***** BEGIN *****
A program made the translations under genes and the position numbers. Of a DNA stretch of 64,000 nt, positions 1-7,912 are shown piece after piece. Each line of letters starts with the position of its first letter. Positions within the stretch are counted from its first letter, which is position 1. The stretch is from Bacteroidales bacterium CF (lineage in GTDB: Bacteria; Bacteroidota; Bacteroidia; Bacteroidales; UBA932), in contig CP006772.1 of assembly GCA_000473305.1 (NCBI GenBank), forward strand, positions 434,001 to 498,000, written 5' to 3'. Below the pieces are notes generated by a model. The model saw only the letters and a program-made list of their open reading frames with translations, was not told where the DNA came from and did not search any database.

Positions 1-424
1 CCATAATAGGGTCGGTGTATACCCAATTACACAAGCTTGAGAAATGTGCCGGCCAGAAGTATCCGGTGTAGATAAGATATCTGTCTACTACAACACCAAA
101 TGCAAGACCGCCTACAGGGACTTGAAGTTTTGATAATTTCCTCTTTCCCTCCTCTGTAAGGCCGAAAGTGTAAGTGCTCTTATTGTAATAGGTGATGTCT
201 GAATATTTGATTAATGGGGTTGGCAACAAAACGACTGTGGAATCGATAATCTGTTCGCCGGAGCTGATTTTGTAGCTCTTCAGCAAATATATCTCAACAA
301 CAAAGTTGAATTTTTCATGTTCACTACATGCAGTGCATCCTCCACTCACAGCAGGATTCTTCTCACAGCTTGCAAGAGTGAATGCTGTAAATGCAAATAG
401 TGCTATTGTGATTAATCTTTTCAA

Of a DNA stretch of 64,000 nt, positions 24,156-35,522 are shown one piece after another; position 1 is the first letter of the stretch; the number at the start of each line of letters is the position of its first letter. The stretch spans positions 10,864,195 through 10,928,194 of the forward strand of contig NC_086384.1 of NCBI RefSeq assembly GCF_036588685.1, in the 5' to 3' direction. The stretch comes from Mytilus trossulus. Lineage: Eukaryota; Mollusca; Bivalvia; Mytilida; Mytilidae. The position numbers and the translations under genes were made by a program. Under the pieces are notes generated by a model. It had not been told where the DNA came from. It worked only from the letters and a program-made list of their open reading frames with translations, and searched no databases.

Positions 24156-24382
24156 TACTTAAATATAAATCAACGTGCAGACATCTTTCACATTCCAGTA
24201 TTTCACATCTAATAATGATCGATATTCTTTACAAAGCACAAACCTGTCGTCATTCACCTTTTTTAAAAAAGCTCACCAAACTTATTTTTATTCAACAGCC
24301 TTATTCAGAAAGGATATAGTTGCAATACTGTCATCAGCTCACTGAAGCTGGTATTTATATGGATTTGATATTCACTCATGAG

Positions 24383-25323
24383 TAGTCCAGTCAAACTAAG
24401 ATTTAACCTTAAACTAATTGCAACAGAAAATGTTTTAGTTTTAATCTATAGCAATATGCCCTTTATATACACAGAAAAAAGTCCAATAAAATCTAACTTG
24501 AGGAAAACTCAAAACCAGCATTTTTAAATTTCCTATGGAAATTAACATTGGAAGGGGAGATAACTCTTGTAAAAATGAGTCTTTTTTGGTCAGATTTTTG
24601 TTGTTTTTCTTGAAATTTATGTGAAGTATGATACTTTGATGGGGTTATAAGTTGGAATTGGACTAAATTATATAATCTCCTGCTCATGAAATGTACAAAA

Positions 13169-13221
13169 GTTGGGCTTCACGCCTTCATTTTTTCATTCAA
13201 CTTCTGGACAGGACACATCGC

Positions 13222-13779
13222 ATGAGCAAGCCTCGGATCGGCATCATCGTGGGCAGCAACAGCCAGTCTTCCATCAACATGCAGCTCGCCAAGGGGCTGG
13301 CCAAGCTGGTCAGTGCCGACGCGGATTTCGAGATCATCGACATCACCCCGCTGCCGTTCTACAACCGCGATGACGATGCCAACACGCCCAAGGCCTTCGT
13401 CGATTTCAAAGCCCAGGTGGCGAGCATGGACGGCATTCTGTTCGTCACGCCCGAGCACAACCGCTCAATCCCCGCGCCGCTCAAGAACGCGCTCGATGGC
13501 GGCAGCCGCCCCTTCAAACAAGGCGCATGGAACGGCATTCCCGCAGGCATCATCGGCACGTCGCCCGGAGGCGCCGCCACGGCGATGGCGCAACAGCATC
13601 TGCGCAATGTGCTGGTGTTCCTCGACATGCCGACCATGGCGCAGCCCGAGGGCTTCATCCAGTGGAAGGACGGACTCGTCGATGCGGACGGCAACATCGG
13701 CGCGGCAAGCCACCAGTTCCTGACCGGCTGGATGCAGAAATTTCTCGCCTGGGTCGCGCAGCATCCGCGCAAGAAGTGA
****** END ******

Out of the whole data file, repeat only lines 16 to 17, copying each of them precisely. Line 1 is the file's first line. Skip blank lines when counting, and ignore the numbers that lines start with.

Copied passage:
24501 AGGAAAACTCAAAACCAGCATTTTTAAATTTCCTATGGAAATTAACATTGGAAGGGGAGATAACTCTTGTAAAAATGAGTCTTTTTTGGTCAGATTTTTG
24601 TTGTTTTTCTTGAAATTTATGTGAAGTATGATACTTTGATGGGGTTATAAGTTGGAATTGGACTAAATTATATAATCTCCTGCTCATGAAATGTACAAAA